Brazoria County – Epicenter of Eminent Domain in Texas

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Liquefaction Facility. Image Courtesy of Baton Rouge Business Report.

Brazoria County, Texas has recently experienced a rapid increase in its volume of eminent-domain cases. The County has long been considered a “hot spot” of the energy industry. Oil giants such as Conoco Phillips, Kinder Morgan, Gulf South, Enterprise, HSC Pipelines, as well as public utilities like the Brazosport Water Authority, maintain large-scale operations within the County. As energy production and transportation activities are often land intensive, the State government has established mechanisms by which private corporations can use the power of eminent domain to obtain private land.

Typically, natural gas is a by-product of the oil production process. In the past few years, global events in the oil market have resulted in a massive surplus of natural gas. Simultaneously, many of the new eminent-domain acquisitions in Brazoria County have been for the construction of new pipelines. One could speculate that this increase in activity within Brazoria County, especially the construction of pipelines, may be related to the abundance of natural gas.

In addition to pipelines, a new gas liquefaction plant is being developed in Brazoria County. Liquefaction is the process of converting gas that is in its vapor form, into a liquid. The liquid is denser per volume and easier to contain and transport than its gaseous counterpart, making it more profitable for companies. The liquefaction process requires extreme pressure and consumes large quantities of water. Also notable, the city of Freeport is a major export hub of the oil and gas industry within Brazoria County. It remains a mystery as to whom and where the liquid is transported and/or sold. It is only reasonable to attribute these rapid additions to the Brazoria County infrastructure to this new process.

Because this is a revolutionary concept, it is only a matter of time until this Brazoria County based process of gas liquefaction is spread out to the rest of the world. As with Brazoria County, these projects will likely produce an increase of eminent-domain actions against land owners wherever they are being built. Though the process of eminent-domain is never pleasant, landowners should remember that receiving just compensation for their land is a Constitutional right.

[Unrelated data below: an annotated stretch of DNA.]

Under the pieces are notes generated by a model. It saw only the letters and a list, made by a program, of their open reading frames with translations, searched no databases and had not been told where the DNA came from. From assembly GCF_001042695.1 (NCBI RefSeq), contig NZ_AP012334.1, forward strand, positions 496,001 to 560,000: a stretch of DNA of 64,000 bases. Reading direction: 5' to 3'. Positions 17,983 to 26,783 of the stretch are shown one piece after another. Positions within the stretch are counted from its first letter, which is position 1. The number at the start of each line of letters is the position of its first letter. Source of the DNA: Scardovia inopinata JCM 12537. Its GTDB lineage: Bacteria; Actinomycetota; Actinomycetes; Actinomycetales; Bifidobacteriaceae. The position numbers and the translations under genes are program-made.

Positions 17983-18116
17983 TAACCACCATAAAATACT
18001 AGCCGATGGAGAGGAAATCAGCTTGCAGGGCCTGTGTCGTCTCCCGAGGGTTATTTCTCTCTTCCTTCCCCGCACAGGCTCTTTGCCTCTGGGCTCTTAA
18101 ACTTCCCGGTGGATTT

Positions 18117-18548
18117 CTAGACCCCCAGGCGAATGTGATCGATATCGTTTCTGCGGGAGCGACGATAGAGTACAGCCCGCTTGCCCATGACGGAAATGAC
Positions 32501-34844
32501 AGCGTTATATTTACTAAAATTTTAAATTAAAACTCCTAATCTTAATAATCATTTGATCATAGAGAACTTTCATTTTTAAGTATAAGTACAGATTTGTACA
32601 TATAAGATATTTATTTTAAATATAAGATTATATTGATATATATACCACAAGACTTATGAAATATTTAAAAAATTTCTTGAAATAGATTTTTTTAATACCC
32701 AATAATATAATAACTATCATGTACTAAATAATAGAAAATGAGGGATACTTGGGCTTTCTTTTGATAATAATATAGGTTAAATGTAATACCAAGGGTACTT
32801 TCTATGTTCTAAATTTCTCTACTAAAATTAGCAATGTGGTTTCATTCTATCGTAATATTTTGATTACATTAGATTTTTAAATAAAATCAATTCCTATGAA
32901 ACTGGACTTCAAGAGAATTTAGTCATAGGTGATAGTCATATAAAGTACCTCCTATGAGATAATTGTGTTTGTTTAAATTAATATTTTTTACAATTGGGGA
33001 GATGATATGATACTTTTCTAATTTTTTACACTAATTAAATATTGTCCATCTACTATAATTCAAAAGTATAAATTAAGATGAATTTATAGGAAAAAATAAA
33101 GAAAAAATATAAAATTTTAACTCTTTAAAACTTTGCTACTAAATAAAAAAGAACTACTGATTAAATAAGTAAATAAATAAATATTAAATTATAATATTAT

Written by James Nguyen.

Justin Hodge, Johns Marrs Ellis & Hodge Partner Featured in Houston Chronicle

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JMEH Partner Justin Hodge at the firm’s Houston Offices.

The Texas transportation and energy industries’ need for new infrastructure often brings them into conflict with landowners whose properties are required for these expansions. This tension has only increased in recent years, as economic and population growth have produced a need for ever greater quantities of energy, and the infrastructure necessary for its production and delivery. Transportation projects have been similarly affected by these growth conditions. Recent examples in both industries are the high speed rail project from Houston to Dallas and the pipelines being built from the Permian Basin to the Gulf Coast. Land requirements therefore have risen at a commensurate rate.

Naturally, landowners are generally not thrilled when an entity makes an offer for their land ahead of a planned construction project. They are even less happy when they realize the entity can often seize the land anyways via eminent domain if the offers are rejected. Making matters worse, these initial offers are often artificially low. Landowners who reject these low-ball offers and fight for compensation in the courts regularly receive settlement amounts several times greater than the offer they rejected. This however, leads to the additional problem of a lengthy legal process, as well as forcing the landowner to pay court costs, expert fees, and legal bills – the total cost of which can absorb large portions of the settlement.

There have been attempts to address this issue legislatively. In 2015, a bill would have allowed landowners to recover legal fees if their cases succeeded. It passed the Senate but not the House. This legislative session, a bill was proposed that would require a condemning entity to reimburse legal fees if a resolution for the landowner was greater than the entity’s final offer by 20% or more. The bill was revised to remove this language – and it passed the Senate. Since then, it has been referred to the House Land and Resource Management Committee.

There are two sides to this issue. On one hand, condemning authorities have argued this type of legislation would adversely affect the construction process – and stifle the economic benefits these projects produce. They assert such legislation would increase the propensity for landowners to take matters to court (currently, only 15% do) and the construction process would become more costly and lengthy as a result.